In the road cycling world, there’s an old school of thought that says high intensity workouts should be avoided in the off-season or winter time. If you’re racing Grand Tours or nearly every weekend in spring, summer and fall, then this makes sense. The reality for most of us is that we’re not racing or riding at such high intensities throughout the year. We get plenty of recovery and don’t require a long off-season, or a period of exclusively low-intensity training. The average mountain biker can benefit from revving the engine, even in the off-season. That means if you do find time to ride outdoors occasionally, or you do decide to sweat it out on a turbo trainer or stationary bike, feel free to put in some HIIT (High-Intensity Interval Training). Those efforts will only make your return to outdoor riding more successful and enjoyable, plus they’re better done on a bike than in your running shoes or in the pool. 

Muscular Strength: Don’t forget yoga

Just as cross-training in a different endurance sport will help maintain some mountain biking fitness in the winter time, so will strength training. If most of your year is spent outdoors on the trails pushing pedals, then it’s likely the rest of your skeletal muscles can use a tune-up and a bit more balance. Granted, the sheer explosive power that is required to ride up, over, and down techy singletrack cannot be understated, and should be a staple of your off-season training plan, but don’t make every day leg day. There’s a whole lot more to going fast and far on a mountain bike than just doing squats and lunges. A couple days a week in the gym, or doing at-home strength and resistance training with a focus on legs is enough to improve your cycling strength and performance.  

You should also be dedicating at least two days a week to core exercises such as planks and push-ups, and upper body exercises such as chest press and lat pull-downs.  Plyometric exercises like box jumps and burpees will also help build the explosive muscle power that is needed while riding up ledges and short, punchy uphills, as well as accelerating out of corners. And don’t underestimate the power of yoga when it comes to improving your muscular strength. Two to three days a week of yoga will not only improve your core strength, it will also improve your flexibility, which has been shown to help prevent chronic injuries.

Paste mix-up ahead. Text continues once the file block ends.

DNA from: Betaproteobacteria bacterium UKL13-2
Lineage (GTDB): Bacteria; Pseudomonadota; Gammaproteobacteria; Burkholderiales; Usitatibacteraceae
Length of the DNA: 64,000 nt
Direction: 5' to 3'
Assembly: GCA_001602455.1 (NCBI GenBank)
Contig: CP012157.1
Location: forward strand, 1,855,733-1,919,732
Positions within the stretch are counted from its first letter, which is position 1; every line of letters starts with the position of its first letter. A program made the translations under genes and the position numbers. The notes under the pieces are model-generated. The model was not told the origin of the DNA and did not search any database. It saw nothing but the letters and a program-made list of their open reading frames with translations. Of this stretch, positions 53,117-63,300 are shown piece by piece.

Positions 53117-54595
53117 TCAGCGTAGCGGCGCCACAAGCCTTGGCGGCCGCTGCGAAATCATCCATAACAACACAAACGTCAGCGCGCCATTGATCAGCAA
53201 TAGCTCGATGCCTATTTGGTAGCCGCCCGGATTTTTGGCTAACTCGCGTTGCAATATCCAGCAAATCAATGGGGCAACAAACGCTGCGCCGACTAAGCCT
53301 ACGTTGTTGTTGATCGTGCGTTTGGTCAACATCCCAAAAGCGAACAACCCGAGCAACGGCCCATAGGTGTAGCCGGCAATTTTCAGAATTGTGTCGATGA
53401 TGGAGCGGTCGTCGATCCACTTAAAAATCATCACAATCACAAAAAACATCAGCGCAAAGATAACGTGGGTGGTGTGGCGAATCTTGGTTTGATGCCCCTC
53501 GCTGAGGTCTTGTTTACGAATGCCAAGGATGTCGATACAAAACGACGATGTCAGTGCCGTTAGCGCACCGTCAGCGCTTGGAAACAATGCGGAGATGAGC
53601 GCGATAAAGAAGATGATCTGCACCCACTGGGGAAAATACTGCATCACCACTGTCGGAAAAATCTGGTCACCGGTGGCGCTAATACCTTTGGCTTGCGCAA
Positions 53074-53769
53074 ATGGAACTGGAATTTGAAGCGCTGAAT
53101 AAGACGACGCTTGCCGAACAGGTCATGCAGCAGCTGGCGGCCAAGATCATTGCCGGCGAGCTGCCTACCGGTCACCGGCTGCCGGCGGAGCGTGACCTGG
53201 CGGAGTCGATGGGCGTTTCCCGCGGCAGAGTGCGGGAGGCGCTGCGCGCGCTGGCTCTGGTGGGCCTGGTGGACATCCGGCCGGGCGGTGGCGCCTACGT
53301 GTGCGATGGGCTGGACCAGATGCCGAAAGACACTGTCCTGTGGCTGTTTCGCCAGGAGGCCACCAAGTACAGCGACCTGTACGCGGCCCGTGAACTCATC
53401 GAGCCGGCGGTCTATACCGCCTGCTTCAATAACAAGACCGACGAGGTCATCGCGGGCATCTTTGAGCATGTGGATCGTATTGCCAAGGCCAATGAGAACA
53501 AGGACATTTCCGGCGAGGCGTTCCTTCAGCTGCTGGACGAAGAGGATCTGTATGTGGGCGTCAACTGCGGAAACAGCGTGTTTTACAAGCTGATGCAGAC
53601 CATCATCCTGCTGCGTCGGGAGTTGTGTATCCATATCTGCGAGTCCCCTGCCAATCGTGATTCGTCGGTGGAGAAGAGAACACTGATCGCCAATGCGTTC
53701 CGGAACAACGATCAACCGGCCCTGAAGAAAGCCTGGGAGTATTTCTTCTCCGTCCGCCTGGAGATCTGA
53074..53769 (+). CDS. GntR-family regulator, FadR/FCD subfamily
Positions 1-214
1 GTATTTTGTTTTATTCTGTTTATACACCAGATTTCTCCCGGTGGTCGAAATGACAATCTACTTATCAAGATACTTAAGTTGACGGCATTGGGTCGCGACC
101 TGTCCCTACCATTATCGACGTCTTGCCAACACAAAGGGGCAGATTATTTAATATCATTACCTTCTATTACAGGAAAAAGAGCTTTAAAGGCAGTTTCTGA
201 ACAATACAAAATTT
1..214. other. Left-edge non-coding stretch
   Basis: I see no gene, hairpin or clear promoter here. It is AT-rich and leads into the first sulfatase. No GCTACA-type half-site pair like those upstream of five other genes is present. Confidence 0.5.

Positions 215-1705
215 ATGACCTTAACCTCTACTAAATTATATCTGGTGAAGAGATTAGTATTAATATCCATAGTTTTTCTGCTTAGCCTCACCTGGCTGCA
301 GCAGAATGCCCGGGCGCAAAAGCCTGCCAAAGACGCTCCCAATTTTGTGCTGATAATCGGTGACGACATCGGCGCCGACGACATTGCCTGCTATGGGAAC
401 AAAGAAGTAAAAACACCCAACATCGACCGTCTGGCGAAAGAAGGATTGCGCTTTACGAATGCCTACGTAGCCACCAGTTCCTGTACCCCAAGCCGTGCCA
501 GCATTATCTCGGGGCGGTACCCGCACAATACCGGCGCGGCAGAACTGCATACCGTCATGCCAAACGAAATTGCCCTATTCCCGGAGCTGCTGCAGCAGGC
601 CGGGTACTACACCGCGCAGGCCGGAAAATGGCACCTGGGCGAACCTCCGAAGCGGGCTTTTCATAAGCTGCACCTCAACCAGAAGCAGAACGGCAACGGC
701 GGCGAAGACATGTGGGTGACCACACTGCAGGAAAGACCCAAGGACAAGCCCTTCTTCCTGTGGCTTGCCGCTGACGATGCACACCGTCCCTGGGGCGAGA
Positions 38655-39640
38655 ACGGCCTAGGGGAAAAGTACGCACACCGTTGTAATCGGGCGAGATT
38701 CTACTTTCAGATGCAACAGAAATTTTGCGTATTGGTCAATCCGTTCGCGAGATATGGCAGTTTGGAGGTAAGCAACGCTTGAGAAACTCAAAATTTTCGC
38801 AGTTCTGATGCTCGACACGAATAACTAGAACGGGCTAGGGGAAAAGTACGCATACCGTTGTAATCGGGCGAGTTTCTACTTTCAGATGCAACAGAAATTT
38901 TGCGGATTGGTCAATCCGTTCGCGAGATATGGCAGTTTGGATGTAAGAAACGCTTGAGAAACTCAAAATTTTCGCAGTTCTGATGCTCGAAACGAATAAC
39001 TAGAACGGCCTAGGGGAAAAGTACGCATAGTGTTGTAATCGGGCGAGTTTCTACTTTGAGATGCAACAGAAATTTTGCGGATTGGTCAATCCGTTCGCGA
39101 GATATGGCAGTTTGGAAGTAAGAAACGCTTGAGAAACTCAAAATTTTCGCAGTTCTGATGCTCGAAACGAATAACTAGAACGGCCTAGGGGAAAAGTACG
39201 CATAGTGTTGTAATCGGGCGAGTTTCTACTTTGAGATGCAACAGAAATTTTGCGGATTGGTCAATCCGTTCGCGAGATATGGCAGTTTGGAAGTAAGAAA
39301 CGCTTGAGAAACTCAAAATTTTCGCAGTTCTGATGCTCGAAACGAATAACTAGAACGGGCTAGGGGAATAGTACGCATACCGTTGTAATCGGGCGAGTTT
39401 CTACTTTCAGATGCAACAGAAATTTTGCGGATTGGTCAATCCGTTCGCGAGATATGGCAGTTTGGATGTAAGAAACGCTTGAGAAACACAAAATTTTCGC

In addition, the stronger and more flexible your back, hip flexors, and chain of muscles down the front and backside of your core, the better, quicker, and longer you can slice through technical uphill and downhill trails without getting fatigued. There can also be a mental component to yoga that some athletes find enhances their riding. Mental strength cannot be overstated when it comes to mountain biking.  

Mental Fortitude: It’s as easy as reading

Photo: Unsplash

As a coach I talk to athletes every day about the physical aspects of their training and racing schedule.  We analyze heart rate and power data, we look at race course elevation profiles, we talk about nutrition plans, and we geek out over race strategies and tire selection, yet the one thing that seems to always take a back seat is the talk of mental toughness.  While physical fitness and bike skills can be somewhat easily measured, no one likes to admit that their mental game may be the missing piece to their puzzle.  During the winter months when daylight hours are slim and time on the bike is limited, there’s no better time to work on your mental fortitude.  

Whether it’s through reading, listening to podcasts, or some other alternative such as working with an expert in the field, overcoming mental barriers in sport is no longer something to be ashamed of or avoided.  One of my personal favorites in this field is the book, “How Bad Do You Want It?: Mastering the Psychology of Mind over Muscle” by Matt Fitzgerald. I’ve listened to the audiobook three times in the last few years and I can always tell my mental toughness is better after I’ve listened to it, and the same can be said for my clients that have read it. 

The difference between you and your stiffest competitor may not be about power-to-weight or physical endurance at all.  Often times it’s what you tell yourself, so why spend endless hours riding and thousands of dollars on bicycles, components, nutrition, gym memberships, and the like if one of your biggest limiters is inside your helmet.  Just as you work to strengthen your body, you should also seek out the tools that can help you strengthen your mind, and build confidence on the bike.  And just like your physical fitness, mental fortitude and strength is something that needs to be trained and maintained throughout the year. 

It’s not just a winter activity, but it’s definitely nice to cozy up next to a warm fire and prepare yourself mentally for time off the bike.